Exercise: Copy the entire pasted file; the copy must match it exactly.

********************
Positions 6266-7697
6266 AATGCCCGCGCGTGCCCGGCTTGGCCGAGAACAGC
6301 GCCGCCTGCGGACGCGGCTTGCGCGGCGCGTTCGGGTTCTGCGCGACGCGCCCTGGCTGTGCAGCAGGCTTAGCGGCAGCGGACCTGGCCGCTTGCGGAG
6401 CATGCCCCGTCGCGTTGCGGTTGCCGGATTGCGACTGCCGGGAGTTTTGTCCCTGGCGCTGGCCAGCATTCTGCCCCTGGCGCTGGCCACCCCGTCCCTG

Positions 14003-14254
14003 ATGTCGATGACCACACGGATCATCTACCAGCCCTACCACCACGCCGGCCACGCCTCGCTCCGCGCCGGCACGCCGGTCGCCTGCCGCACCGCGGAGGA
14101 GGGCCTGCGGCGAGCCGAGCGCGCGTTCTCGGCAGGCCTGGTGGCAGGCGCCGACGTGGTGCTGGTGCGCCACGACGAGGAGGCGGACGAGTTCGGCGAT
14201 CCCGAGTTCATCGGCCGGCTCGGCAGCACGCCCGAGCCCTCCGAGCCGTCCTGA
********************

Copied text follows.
Positions 6266-7697
6266 AATGCCCGCGCGTGCCCGGCTTGGCCGAGAACAGC
6301 GCCGCCTGCGGACGCGGCTTGCGCGGCGCGTTCGGGTTCTGCGCGACGCGCCCTGGCTGTGCAGCAGGCTTAGCGGCAGCGGACCTGGCCGCTTGCGGAG
6401 CATGCCCCGTCGCGTTGCGGTTGCCGGATTGCGACTGCCGGGAGTTTTGTCCCTGGCGCTGGCCAGCATTCTGCCCCTGGCGCTGGCCACCCCGTCCCTG

Positions 14003-14254
14003 ATGTCGATGACCACACGGATCATCTACCAGCCCTACCACCACGCCGGCCACGCCTCGCTCCGCGCCGGCACGCCGGTCGCCTGCCGCACCGCGGAGGA
14101 GGGCCTGCGGCGAGCCGAGCGCGCGTTCTCGGCAGGCCTGGTGGCAGGCGCCGACGTGGTGCTGGTGCGCCACGACGAGGAGGCGGACGAGTTCGGCGAT
14201 CCCGAGTTCATCGGCCGGCTCGGCAGCACGCCCGAGCCCTCCGAGCCGTCCTGA